Australians In Europe (Peel session, 1987)
Australians In Europe (B-side, 1987)
Northerns In Europ (B-side, 1987)

posted @ 13.20 PM, February 14, 2007

 

Athlete Cured

BackdropComedy gold. The bizarre story of an athlete's brother parking his car "willy-nilly in the driveway, usually the wrong way round, so that the exhaust fumes would flow upwards right through the open windows of the athletic star's upstairs bedroom." To add to the madness, the riff itself is ripped directly from Spinal Tap's "Tonight I'm Gonna Rock You Tonight." Truly, a masterclass in self-deprecation.

 

 



Athlete Cured (Peel session, 1987)
Athlete Cured (The Frenz Experiment, 1988)

posted @ 13.20 PM, February 13, 2007

 

Mark'll Sink Us

BackdropPossible wordplay on Archbishop Paul Marcinkus from David Yallop's book on the whole Pope murder plot business (see 'Hey Luciani!' 1986) or a self-reflective exploration of MES's own destructive personality traits? You decide. Distinctly Joy Division-y with a hint of prog rock at the faster 'Mark will sink us' bits. The piano veers between cheesy cocktail bar, stately and jazz fusion. Now, that's what I call eclectic. Live version is best.

 

 



Mark'll Sink Us (B-side, 1987)
Mark'll Sink Us (live, 1987)

posted @ 13.00 PM, February 12, 2007

 

Sleep Debt Snatches

Backdrop'Grip the mind, kids, close the hatches.' A wee hidden treasure of a song - minimalist beginning before maturing into a lumbering barrage of industrial strength clanking, bass heavy rumblings, assorted mumblings and repetition of 'sleep debt snatches.' Hugely enjoyable, but ends too soon. The quickest 6 minutes twenty one seconds of my life.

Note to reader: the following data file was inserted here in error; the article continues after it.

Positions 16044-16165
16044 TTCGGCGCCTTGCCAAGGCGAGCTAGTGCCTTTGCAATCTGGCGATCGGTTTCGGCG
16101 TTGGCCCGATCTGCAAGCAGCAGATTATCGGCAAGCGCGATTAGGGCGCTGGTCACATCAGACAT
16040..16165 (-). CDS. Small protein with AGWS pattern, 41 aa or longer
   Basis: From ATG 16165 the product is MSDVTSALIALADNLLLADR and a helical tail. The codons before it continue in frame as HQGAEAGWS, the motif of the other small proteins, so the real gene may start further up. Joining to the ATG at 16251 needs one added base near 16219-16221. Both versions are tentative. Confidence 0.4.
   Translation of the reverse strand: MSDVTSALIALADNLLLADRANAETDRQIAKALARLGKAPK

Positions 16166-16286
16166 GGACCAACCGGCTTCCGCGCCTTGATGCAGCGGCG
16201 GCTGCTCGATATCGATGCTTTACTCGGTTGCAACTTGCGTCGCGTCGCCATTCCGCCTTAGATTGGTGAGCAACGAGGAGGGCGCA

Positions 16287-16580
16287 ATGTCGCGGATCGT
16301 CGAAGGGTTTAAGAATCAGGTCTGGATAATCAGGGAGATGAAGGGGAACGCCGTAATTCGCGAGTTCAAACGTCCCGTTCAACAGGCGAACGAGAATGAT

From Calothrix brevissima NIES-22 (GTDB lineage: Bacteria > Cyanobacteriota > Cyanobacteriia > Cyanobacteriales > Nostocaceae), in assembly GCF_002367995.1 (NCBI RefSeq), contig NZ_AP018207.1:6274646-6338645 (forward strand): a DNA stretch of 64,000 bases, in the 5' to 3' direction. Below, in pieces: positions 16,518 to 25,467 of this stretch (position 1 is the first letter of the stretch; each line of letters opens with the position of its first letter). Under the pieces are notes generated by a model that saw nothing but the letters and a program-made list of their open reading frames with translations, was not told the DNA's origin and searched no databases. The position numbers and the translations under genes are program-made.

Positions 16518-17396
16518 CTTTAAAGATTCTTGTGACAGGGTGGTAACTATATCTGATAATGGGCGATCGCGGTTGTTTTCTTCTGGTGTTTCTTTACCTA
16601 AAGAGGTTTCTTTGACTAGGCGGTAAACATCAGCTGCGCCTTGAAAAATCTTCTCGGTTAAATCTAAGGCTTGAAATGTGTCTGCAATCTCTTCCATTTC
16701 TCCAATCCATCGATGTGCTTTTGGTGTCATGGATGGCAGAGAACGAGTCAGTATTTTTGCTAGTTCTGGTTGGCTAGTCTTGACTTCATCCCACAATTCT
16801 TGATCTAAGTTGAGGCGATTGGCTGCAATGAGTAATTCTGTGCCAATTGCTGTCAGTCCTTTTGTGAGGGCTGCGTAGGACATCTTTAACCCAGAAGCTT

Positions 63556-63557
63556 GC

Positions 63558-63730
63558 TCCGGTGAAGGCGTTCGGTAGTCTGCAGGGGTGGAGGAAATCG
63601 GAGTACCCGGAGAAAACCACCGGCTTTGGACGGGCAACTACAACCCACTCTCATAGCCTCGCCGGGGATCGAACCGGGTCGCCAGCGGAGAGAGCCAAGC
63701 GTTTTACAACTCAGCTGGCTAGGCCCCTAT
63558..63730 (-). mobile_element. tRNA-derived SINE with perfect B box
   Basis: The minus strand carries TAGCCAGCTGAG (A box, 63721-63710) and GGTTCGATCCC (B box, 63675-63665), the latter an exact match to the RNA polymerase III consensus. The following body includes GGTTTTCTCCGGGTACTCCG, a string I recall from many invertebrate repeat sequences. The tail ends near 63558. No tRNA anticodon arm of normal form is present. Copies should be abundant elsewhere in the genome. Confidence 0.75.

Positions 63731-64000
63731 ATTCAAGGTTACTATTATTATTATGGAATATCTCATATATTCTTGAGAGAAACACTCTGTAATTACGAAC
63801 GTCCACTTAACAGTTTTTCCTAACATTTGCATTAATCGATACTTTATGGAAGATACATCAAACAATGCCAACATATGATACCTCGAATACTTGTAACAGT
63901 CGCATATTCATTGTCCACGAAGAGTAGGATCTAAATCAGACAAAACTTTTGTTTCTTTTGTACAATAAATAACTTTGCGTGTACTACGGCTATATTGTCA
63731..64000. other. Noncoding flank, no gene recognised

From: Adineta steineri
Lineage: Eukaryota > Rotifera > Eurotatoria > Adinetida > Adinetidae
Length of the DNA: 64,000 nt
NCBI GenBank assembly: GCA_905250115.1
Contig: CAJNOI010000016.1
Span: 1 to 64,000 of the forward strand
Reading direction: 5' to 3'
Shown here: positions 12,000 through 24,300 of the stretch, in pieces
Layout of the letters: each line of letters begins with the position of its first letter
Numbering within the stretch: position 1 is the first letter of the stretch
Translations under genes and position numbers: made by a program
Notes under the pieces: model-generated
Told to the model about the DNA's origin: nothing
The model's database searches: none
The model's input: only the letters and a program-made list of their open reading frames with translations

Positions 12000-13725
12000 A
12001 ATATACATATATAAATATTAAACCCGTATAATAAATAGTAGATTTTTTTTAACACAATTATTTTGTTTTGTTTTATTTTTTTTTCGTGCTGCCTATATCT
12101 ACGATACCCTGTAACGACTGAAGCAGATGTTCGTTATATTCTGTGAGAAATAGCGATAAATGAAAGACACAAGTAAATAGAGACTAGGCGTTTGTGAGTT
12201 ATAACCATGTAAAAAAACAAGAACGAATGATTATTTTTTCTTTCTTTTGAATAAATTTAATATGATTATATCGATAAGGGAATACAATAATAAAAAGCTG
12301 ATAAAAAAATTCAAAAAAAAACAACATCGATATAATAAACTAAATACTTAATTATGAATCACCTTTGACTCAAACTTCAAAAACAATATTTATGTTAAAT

Sleep Debt Snatches (B-side, 1987)

posted @ 13.15 PM, February 9, 2007

 

Haf Found Bormann

BackdropOriginally featured in the 'Hey! Luciano' play (see 1986), this slice of electronic bleepery and suchlike backs Brix's spoken report in her guise as one of the Israeli commandos who unearth the Nazi fugitive. According to MartinM on the unofficial forum, 'The lyric's loosely based on George Steiner's short novel, "Portage of AH to San Cristobal," where Israeli commandos capture Hitler in the Amazon jungle. The "Nimrod" in the lyric is one commando's code name. The whole thing is linked with the Vatican's role in helping fascists escape after WW2, hence the reference to 'P2'. Controversial.

Video here: Haf Found Boorman



Haf Found Bormann (B-side, 1987)

posted @ 12.45 PM, February 8, 2007

 

There's A Ghost In My House

BackdropA cover of an old R Dean Taylor song which has a special place in my heart as it was covered by myself way back in 1977ish when I was in a punk band. I used to love playing it live, so imagine my surprise when, 10 years later The Fall gruppe covered it, co-incidentally utilising the same fuzz guitar style approach. I sung it better, though;) Anyway, good version, with some deft olde worlde lyric changes: 'I can't get over ye' and 'your spectre's in my heart.' Video: There's A Ghost In My House

 



There's A Ghost In My House (single, 1987)

posted @ 13.05 PM, February 7, 2007